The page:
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Strigocis bicornis (Mellié, 1848)







POLYPHAGA Emery, 1886

TENEBRIONOIDEA Latreille, 1802

CIIDAE Leach, 1819

CIINAE Leach, 1819

CIINI Leach, 1819

Strigocis Dury, 1917

This Western Palaearctic species occurs mostly in central and southern Europe although there are widely scattered records from Spain to the Middle East. In Europe it occurs very locally from France to Germany and Hungary, it is absent from the Baltic countries but present in the UK which represents the northern-most limit of the distribution. In the UK there are widely scattered records in Southern and Central England and South Wales, but it is generally scarce and infrequently recorded. The species is usually associated with old established deciduous woodland where it occurs among fungi on beech (Fagus L.) or ash (Fraxinus L.), but other hosts have been recorded. Host fungi include various species of Trametes, commonly T. versicolor (L.) Lloyd (1920) and T. gibbosa (Pers.) Fr. (1936) but also other species. Adults are present year-round; they overwinter in host fungi or among adjacent bark or decaying wood, and are active from March until September, peaking in abundance during May and June, and again in September. Little is known of the biology but both adults and larvae are mycophagous and larvae develop within the hosts. Trametes tends to grow low down on decaying trunks and stumps, and these are the best specimens to sample for adults, especially where the fungus has been established for a few seasons and developed extensive growth. Despite being very local and scarce, the species is usually common where it occurs. Adults sometimes occur on the surface of wood or host material at night, but taking samples for extraction or to keep in order to breed out the fauna are the best ways to find the species, and large numbers of adults may occur in a single sample. Adults are fully-winged and capable of flight, but they generally do not appear in flight-interception traps or at light.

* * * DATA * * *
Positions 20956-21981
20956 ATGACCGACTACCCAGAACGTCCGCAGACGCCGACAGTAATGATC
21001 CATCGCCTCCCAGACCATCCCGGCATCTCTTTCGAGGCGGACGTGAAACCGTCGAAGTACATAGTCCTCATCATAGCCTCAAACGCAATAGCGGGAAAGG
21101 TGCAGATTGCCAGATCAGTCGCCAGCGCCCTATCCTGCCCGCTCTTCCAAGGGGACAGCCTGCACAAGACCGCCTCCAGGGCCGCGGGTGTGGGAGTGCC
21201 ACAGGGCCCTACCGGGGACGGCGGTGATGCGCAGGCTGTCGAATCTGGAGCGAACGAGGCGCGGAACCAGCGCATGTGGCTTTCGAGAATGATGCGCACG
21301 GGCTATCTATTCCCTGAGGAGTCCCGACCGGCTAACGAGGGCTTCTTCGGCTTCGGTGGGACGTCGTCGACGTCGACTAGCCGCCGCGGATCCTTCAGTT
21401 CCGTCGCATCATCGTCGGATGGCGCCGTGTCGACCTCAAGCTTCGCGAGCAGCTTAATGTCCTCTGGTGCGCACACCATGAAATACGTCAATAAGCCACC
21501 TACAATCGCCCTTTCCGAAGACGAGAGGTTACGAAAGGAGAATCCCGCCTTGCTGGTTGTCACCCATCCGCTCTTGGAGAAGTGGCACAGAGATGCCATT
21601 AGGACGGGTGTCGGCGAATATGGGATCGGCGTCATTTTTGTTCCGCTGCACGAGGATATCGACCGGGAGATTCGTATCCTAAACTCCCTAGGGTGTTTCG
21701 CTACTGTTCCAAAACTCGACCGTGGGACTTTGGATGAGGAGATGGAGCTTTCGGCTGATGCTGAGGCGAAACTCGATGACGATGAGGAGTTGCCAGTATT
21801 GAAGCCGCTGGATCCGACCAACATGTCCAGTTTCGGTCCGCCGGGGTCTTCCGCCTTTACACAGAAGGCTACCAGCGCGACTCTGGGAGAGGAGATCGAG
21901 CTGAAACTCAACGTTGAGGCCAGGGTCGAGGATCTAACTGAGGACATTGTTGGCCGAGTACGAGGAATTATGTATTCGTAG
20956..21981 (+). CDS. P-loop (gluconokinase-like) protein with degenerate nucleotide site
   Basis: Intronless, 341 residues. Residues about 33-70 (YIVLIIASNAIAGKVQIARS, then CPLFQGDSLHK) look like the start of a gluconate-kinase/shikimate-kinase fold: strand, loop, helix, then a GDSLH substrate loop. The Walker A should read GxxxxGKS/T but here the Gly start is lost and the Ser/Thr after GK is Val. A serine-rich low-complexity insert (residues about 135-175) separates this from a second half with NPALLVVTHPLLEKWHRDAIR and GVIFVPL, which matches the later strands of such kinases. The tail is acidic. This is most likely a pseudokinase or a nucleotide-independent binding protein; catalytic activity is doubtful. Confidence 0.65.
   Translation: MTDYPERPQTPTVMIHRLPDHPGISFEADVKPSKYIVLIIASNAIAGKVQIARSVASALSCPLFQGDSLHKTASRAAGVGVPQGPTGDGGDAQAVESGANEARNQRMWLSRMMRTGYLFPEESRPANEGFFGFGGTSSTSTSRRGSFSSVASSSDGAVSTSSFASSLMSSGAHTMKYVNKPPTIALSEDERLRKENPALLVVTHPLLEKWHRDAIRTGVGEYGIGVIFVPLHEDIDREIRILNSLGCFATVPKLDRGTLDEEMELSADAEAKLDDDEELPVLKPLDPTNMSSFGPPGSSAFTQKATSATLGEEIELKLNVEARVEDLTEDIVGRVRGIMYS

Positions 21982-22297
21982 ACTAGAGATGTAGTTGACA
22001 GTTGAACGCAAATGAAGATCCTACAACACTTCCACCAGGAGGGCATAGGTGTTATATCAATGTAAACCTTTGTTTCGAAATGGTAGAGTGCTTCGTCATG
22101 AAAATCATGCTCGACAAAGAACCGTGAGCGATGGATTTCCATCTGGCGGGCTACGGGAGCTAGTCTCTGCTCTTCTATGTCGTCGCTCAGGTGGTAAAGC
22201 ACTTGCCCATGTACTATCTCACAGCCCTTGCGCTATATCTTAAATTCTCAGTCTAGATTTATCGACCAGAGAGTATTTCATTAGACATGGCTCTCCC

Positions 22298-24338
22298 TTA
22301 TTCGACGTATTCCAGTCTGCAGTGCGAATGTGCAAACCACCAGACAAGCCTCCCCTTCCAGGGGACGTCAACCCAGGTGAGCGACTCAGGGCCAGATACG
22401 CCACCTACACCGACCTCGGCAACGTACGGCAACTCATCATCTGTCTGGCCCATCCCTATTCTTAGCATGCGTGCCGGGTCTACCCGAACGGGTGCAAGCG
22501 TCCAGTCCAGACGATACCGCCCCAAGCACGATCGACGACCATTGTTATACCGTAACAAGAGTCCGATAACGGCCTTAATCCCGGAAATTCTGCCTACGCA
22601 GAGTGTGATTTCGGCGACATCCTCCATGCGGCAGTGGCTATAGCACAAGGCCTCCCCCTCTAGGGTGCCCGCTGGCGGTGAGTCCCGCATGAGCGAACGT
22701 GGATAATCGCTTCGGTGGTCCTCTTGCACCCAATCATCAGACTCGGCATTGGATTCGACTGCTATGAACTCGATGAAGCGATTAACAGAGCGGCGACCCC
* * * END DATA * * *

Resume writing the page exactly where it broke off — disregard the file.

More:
Strigocis bicornis

Strigocis bicornis

© Udo Schmidt

1.2-1.5 mm. Elongate, discontinuous in outline and strongly convex, body dark brown to black with very fine pale scales which can appear as dust in some lights, appendages pale brown or with darker antennal clubs. Head deflexed and mostly hidden from above, vertex and frons rather flat between round and protruding eyes, frontoclypeal suture distinct and cheeks strongly converging. Antennae 10-segmented with a loose 3-segmented club, segments 1-4 elongate, 5-7 transverse, and 8-11 globose. Pronotum quadrate or slightly transverse, broadest behind the middle and narrowed to a rounded apical margin and obtuse posterior angles, basal margin finely bordered laterally, surface finely and evenly punctured and very finely microsculptured throughout. Elytra evenly curved from obtuse shoulders to a continuous apical margin, surface finely and randomly punctured throughout. Front tibiae broadly expanded and with a series of fine spines across the apex. Middle and hind tibiae less strongly expanded, and without obvious apical spurs. Tarsi 4-segmented; basal segments short and weakly lobed, terminal segment long and expanded from the base. Claws smooth, weakly toothed at the base. Anterior pronotal and clypeal margins with a pair of teeth in males, simple in females.

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